Kelley Armstrong starts things off with “Invitation to the Game.” Vivienne once dreamed of moving up the corporate ladder and becoming an executive at the company, but after the death of her infant daughter she and her husband are thinking of leaving. That’s when she gets the letter—the invitation to the Game. All the company asks is that she play this simple, silly game, some kind of computer game puzzle where she and other executive candidates do a team-building exercise. So why does she have such a bad feeling about the Game, why does she feel like she should get out while she can? I loved this story’s concept, and was drawn into it from the beginning; it’s not much of a scary story, more of a thriller with horrific elements, but I found it very enjoyable nonetheless.
Next up is “Summer of ’77” by Stewart Nan, a short and shockingly beautiful portrait of a serial killer who preys on the teens spending their days at the beach. It’s a downright chilling tale, which has its own great atmosphere and gets you right into the diseased head of a creepy predator. While it’s not very long or substantive, it hits all the right notes, and succeeds from its style and atmosphere.
Taylor Grant’s “The Dead Years” is one of the volume’s highlights, quite possibly my favorite story in the collection. The protagonist, spending an evening at an art gallery, is shocked to see a face he never expected to see again—Emma Grace, his teenage sweetheart who ran away at the end of high school. Presumed dead for 15 years. This woman is not Emma, but, why does she look so much alike? That brilliant and unique idea starts unsettling and creepy, and takes a very dark (but somewhat natural) turn along the way. I give it bonus points for having such a cool concept that it executes almost flawlessly, up until it ends on a grim and possibly unending conclusion.
Unsettling tale “The Blackout” by Johnathan Moore starts off in a morgue, where Detective Nakahara is called in to investigate a body. Or in this case, a lack of body, as a mangled victim has somehow escaped the locked morgue and fled into a Hawaii currently getting savaged by a tropical storm. Hunting down this missing body will involve Nakahara digging down the island’s dark secrets, including a few of his own. This is a suspenseful but easy read, and I found myself pulled along up until the tale’s abrupt ending. The great atmosphere and chilling unease made it a winner despite the abruptness of its ending, but I do feel it could have had a little more closure at the end.
Peter Straub is one of the true horror grand-masters, and his contribution here is the bizzarro short “Variations on a theme from Seinfield.” As a child, Clyde started to notice when his reflection didn’t appear in the mirror. When that happens, he found it necessary to go through the mirror and retrieve it… but the trick is making it back out. In this one, we see some of Straub’s tendencies towards literary excess on display: run-on sentences, a narrative so layered and inexplicable as to become obtuse, parenthetical sentences nested within other parenthetical asides. The story is as blessedly short as it is surreal, so while it didn’t do much for me, well, at least there’s not enough of it to spend much time on.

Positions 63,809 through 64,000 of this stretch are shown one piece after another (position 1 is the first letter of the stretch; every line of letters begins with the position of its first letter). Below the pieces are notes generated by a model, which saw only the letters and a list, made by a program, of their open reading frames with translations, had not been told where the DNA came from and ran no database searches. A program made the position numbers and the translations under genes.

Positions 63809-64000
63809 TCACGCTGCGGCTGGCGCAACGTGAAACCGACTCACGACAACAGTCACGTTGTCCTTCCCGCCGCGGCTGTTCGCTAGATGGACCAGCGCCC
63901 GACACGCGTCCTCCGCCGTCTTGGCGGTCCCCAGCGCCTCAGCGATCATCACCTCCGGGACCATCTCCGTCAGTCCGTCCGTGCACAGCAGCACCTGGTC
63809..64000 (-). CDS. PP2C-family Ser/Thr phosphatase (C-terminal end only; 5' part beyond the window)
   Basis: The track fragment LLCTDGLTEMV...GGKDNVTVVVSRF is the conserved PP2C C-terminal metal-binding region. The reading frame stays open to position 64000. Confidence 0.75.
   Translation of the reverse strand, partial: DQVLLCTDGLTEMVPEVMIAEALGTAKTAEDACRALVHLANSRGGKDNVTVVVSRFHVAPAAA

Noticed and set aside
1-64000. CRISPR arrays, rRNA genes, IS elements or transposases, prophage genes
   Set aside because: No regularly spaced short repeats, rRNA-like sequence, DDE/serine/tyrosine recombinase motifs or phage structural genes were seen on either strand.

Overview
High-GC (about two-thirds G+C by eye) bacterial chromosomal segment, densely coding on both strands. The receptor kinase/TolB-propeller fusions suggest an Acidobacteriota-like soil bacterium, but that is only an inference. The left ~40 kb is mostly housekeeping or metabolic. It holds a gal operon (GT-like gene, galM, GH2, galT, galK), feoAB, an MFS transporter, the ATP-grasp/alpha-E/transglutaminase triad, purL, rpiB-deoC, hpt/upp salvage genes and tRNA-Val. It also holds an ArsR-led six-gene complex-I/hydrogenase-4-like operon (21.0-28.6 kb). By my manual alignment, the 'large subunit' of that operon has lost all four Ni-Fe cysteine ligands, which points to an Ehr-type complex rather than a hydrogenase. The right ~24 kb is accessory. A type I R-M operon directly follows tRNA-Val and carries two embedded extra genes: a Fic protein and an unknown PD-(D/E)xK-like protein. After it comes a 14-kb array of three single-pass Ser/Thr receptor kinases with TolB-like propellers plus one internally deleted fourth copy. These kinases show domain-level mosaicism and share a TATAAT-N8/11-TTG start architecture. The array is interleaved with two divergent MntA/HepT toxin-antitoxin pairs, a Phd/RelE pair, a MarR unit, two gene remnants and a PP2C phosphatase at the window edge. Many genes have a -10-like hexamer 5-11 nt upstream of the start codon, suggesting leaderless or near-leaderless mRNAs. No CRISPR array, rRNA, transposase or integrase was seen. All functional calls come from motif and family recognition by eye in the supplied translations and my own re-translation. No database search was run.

“Torn” by Lee Thomas is the longest story in the collection, and in a way it feels like everything has been leading up to this. When eleven-year-old Maggie goes missing, the sheriff of Luther’s Bend sets out into the woods to find her. What he and the other searchers find is… well, a damn good series of twists I’m not willing to spoil. Suffice to say that it starts off as an unnerving search through the woods and ends with an epic showdown that’s a gruesome, action-packed romp. It’s also got realistic characters with believable personal conflicts, some nefarious secrets, pressing time constraints, and works as a surprisingly apt metaphor. While the story drags in places, Thomas does a superb job at building suspense, and it foreshadows several secrets that were still unexpected twists. It adds up as a solid tale of small-town horror, and is one of the volume’s highlights.
The Dark Screams series has a reputation as good bang-for-your-buck horror e-anthologies, cheap impulse buys in the $3-4 range that offer a fistful of stories by well-known authors. Some past installments (notably volumes 2 and 8) have staggered a bit, but even at their “worst” the series has delivered on its premise of being affordable entertainment from some of the genre’s greatest writers. And when a volume succeeds as well as Dark Screams 9 does, it’s just about perfection. If you are a fan of short horror and have an e-reader or tablet of some kind, and haven’t started picking up Dark Screams, this is a perfect volume to dive into.
Title: Dark Screams: Volume 8
Editors: Brian James Freeman, Richard Chizmar
Publisher: Hydra (division of Random House LLC)
Release Date: 9 January 2018
What I Read: ebook
MSRP: $3.99 ebook
Price I Paid: $0 (e-ARC recieved through NetGalley)
ISBN/ASIN: unknown / B071RB1D9H